If you notice large, bulging veins forming under the skin on your legs, and they…
During the summer months, cases of DVT (deep vein thrombosis) can be more frequent as people embark on road trips and air travel for their getaways and vacations. What is the link between DVT and sitting in cars or airplanes?
This potentially serious venous disorder occurs when blood thickens due to poor circulation and forms a solid clot, typically in the legs. These blood clots could prove dangerous, or even life-threatening, if they travel to your heart or lungs.
Many people wonder: how do you know if you are prone to getting DVT? We asked board-certified vascular surgeon and vein specialist Dr. David Nation to address this question.
Here’s what he had to share in response to common concerns about DVT risk factors, a new link between it and COVID, and what to do if you suspect you have developed a blood clot:
What are the risk factors of DVT and how can they potentially lead to DVT?
The risks of DVT are often referred to as Virchow’s triad: endothelial injury (injury to the lining of the blood vessel), stasis (lack of movement of blood flow), and hypercoagulable state (tendency of blood to clot more easily).
More specifically, risk factors for DVT include prolonged immobility, recent trauma or major surgery, narrowing or compression of larger veins, and anything that can cause hypercoagulability, or tendency of the blood to clot more easily.
Anything that causes blood to move more slowly or become stagnant can increase clots, such as immobility. Stasis is also the main factor when a clot develops due to an anatomic narrowing or compression of the vein, such as that seen in thoracic outlet syndrome or iliac vein compression syndrome.
Trauma and major surgery can also increase risk of DVT, both due to associated immobility but also due to injury to the vessel walls, which leads to endothelial injury and release of factors that increase clotting in response to injury. There is also an overall inflammatory response in these conditions which activates the clotting cascade and leads to blood clot development.
Finally, there are numerous factors that tend to make blood clot more easily, causing what we call a hypercoagulable state. These include genetic conditions that can be inherited, as well as acquired hypercoagulable states such as seen with some cancers, certain medications, or COVID-19.
What is the link between COVID and the increased risk of DVT?
COVID may increase risk of DVT by multiple pathways, although this is still not yet fully understood. The virus creates an inflammatory state which can lead to hypercoagulability, and it also causes direct endothelial injury to the lung tissue, which can release signals into the bloodstream that stimulate clot formation. There has also been some suggestion that the virus may also directly activate the clotting cascade by interactions within the bloodstream. All of these effects are more prominent in patients with severe COVID symptoms and much less common with mild cases.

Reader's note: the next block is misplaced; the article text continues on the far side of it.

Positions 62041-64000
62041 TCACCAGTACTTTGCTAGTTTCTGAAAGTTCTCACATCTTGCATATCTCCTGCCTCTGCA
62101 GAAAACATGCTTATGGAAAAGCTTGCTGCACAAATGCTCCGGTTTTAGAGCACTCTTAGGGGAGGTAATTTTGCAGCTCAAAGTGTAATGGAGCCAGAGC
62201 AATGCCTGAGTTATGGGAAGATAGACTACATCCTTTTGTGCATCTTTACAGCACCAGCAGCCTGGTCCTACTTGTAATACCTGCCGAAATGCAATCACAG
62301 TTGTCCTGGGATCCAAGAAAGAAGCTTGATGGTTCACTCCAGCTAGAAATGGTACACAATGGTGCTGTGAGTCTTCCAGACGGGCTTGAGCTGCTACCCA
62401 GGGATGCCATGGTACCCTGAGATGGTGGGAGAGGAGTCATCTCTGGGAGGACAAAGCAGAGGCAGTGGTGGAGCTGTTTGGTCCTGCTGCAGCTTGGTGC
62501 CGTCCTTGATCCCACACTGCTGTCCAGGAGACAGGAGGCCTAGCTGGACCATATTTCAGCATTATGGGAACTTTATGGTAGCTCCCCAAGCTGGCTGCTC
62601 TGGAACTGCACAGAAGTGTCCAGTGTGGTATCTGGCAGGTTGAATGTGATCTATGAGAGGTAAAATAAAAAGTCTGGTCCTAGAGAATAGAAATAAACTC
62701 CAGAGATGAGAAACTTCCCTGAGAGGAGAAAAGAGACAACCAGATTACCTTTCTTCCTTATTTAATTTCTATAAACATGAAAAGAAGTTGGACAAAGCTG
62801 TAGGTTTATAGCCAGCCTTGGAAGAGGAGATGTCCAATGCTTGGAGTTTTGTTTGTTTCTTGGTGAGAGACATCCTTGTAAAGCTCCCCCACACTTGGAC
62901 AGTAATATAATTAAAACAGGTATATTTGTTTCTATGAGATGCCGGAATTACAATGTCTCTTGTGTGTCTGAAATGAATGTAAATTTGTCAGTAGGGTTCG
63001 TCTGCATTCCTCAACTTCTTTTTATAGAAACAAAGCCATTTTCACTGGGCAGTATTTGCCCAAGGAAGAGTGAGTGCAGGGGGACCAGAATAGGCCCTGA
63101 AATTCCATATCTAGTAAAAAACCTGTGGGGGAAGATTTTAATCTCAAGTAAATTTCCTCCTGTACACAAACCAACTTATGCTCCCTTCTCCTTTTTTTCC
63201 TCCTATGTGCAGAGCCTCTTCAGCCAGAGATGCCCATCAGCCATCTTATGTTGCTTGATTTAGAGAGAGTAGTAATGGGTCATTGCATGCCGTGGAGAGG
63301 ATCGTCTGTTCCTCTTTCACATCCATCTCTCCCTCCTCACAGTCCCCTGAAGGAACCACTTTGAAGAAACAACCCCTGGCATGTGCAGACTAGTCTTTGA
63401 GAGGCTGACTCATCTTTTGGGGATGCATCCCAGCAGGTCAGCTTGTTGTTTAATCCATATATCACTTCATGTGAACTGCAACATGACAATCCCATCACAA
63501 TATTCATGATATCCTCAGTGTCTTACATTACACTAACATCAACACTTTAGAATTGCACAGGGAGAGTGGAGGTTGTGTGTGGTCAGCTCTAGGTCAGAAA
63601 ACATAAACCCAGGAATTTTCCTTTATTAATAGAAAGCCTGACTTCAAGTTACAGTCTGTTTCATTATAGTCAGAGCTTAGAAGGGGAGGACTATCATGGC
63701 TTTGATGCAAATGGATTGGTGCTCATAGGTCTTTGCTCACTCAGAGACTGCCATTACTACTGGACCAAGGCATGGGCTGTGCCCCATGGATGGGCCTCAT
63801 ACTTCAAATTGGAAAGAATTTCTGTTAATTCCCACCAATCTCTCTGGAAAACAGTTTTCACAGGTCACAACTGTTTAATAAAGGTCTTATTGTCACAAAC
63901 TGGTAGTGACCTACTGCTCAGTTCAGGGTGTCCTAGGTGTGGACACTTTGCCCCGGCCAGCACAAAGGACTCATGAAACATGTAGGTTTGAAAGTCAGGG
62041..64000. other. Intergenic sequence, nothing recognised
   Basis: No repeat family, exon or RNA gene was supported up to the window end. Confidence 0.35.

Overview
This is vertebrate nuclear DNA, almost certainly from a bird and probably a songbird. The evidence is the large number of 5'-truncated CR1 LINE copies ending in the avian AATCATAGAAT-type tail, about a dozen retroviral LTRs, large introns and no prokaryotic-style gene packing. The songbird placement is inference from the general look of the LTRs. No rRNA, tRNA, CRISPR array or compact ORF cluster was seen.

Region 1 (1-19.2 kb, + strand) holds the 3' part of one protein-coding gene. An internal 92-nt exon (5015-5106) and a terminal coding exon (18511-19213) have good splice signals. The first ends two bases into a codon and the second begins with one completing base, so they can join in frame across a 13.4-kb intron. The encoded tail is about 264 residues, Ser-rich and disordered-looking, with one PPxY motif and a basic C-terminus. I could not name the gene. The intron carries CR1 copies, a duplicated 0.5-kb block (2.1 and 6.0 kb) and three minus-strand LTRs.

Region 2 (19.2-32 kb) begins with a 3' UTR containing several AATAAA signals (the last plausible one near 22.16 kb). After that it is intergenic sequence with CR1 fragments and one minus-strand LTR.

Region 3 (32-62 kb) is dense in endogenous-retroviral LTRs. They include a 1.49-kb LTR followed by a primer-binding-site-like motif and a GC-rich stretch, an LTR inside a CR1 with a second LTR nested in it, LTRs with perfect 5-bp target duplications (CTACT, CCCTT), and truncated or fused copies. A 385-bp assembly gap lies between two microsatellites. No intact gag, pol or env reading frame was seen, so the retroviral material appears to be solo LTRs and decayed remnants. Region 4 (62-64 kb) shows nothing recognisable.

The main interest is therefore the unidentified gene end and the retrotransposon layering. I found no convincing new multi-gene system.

People who have had COVID should be aware of the symptoms to watch for that can signal development of a clot, such as new onset leg swelling (usually just on one side), or chest pain/shortness of breath, and they should seek medical attention if these symptoms occur.
The risk of DVT after a mild case of COVID is still fairly low, and usually medical therapy is not needed unless a clot develops. Patients who have a history of blood clots or known hypercoagulability may be at higher risk and should talk with their doctor about whether any additional prophylactic treatment could be necessary.
If you suspect that you have DVT, when should you check with your doctor (or perhaps go to an emergency room), and how will it be treated?
If you develop new leg swelling, or new chest pain or shortness of breath, you should see your doctor or go to the emergency room. For leg swelling, an ultrasound is done to evaluate for DVT. If you have chest pain or shortness of breath, a CT scan will usually be done to check for blood clots in the lungs, or pulmonary emboli. If you are found to have a clot, blood thinners will be started to prevent the clot from worsening or causing a life-threatening situation. For severe cases, other interventions may be considered.
Are there any common misconceptions about DVT?
DVT can be a potentially life-threatening problem due to the risk of pulmonary embolism. The clot in the leg is not directly fatal itself but can lead to bothersome symptoms and decreased quality of life. It is important to seek an evaluation right away if you develop any symptoms of DVT.
Please contact us here for a consultation with one of our board-certified vein specialists if you have concerns about DVT or other venous disorders such as varicose veins and spider veins. To schedule an appointment in Austin, please call 512.452.VEIN (8346), or call 512.501.4287 for our clinic in Georgetown.